A roll-up exec talks about owning a roll-up and calls out his fellow entrepreneurs to focus on genuine distinctions
There are private-equity backed consolidators and RIA aggregators, and subspecies of each of those, but we can call them all roll-ups
Elmer Rich III
Very good piece and compliments to Riabiz for engaging with this topic. It is perhaps one of the most important topics in the country (world?) today — How will people’s life savings and wealth be transitioned inside of advisory firms?
Demographics is predictable and destiny.
1) Vast amounts of wealth are accumulating with investors and inside , mainly, DC plans. These are insti-individual accounts. That is long-term accounts that need institutional level advisory services but held by individual investors. ONLY advisors are set-up and available to handle these assets. Even inside a bank or large institutions some advisor will have to handle the account. Even with small accounts and automatic management some advisor-based kind fo service model will be used — if automated.
2) The number of advisors is increasingly shrinking due to aging of the majority of advisors. Who will service these growing sized and number of accounts in the future? BTW, the future is already here.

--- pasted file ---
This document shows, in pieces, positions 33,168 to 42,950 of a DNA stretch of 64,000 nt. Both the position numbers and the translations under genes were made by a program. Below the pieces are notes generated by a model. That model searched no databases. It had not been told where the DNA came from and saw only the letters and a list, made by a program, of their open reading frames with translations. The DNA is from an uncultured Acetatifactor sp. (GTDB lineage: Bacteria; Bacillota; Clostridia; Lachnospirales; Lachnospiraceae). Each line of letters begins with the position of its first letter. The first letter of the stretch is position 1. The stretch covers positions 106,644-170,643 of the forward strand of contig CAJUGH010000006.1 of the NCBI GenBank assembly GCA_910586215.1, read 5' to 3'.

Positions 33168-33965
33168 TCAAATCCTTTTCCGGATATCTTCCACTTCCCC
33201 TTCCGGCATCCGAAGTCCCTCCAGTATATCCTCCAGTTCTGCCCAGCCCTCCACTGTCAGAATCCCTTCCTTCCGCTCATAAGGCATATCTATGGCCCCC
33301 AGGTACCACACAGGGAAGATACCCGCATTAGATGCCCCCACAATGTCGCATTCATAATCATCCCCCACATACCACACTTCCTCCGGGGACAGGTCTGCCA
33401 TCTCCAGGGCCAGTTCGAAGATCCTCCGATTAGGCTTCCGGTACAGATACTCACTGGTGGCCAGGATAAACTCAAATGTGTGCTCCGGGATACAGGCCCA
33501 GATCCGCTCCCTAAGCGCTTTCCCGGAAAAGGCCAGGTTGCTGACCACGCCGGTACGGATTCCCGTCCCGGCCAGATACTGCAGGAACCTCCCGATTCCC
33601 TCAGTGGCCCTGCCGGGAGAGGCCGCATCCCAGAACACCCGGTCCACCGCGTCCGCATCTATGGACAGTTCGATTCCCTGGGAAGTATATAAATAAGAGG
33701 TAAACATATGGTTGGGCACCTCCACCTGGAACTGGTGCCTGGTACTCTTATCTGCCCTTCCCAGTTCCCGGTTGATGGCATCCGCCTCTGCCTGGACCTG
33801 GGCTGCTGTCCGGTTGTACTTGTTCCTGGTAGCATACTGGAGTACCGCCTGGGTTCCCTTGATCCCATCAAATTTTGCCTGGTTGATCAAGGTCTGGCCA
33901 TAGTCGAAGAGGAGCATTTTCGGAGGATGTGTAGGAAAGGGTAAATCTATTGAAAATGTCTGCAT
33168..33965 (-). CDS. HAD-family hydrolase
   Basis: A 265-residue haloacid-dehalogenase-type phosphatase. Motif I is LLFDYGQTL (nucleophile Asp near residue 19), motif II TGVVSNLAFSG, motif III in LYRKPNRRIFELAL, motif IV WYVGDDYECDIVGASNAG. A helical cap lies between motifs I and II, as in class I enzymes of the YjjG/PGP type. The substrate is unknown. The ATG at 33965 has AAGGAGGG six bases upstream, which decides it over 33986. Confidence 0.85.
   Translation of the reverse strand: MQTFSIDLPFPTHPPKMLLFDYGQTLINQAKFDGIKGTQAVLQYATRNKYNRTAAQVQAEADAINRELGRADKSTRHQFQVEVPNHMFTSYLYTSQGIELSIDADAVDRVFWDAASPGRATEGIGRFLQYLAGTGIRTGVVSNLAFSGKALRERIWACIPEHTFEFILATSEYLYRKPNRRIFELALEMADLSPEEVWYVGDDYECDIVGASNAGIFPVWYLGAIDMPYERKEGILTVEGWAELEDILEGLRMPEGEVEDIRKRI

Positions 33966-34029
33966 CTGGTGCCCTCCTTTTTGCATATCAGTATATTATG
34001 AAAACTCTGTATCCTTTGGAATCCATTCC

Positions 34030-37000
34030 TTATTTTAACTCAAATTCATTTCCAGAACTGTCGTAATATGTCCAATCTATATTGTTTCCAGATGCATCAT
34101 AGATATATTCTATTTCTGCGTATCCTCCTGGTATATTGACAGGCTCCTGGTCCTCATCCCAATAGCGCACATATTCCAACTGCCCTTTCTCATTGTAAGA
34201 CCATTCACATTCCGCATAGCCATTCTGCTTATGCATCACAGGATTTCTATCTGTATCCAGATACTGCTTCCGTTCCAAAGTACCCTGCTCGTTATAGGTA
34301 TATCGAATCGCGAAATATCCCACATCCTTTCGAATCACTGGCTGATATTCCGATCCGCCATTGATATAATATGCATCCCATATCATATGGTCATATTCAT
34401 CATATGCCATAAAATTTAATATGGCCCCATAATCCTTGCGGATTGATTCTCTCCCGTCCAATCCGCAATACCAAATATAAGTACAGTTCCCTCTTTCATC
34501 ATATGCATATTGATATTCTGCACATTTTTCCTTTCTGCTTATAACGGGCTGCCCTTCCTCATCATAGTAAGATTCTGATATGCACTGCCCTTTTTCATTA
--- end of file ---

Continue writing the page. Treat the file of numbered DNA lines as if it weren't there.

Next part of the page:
These are just two of the hard facts that the industry, as a whole, have to face and find solutions to.
Let’s propose this – the name calling is irrelevant and a distraction to problem-solving
1) Advisor support, organization and services will have to be consolidated. What’s the alternative?
2) The advisory business is very different from other verticals since it is so highly regulated and technical
3) Critical post-deal operational challenges have not been given the priority needed to succeed – for everyone. Post-deal operations needs to be a C-suite priority and set of expertise.
I’ll stop here. Finally, there is good research that acquisitions, and not organic growth, is the best way to grow. So acquisitions should be on everyone’s strategic planning agenda.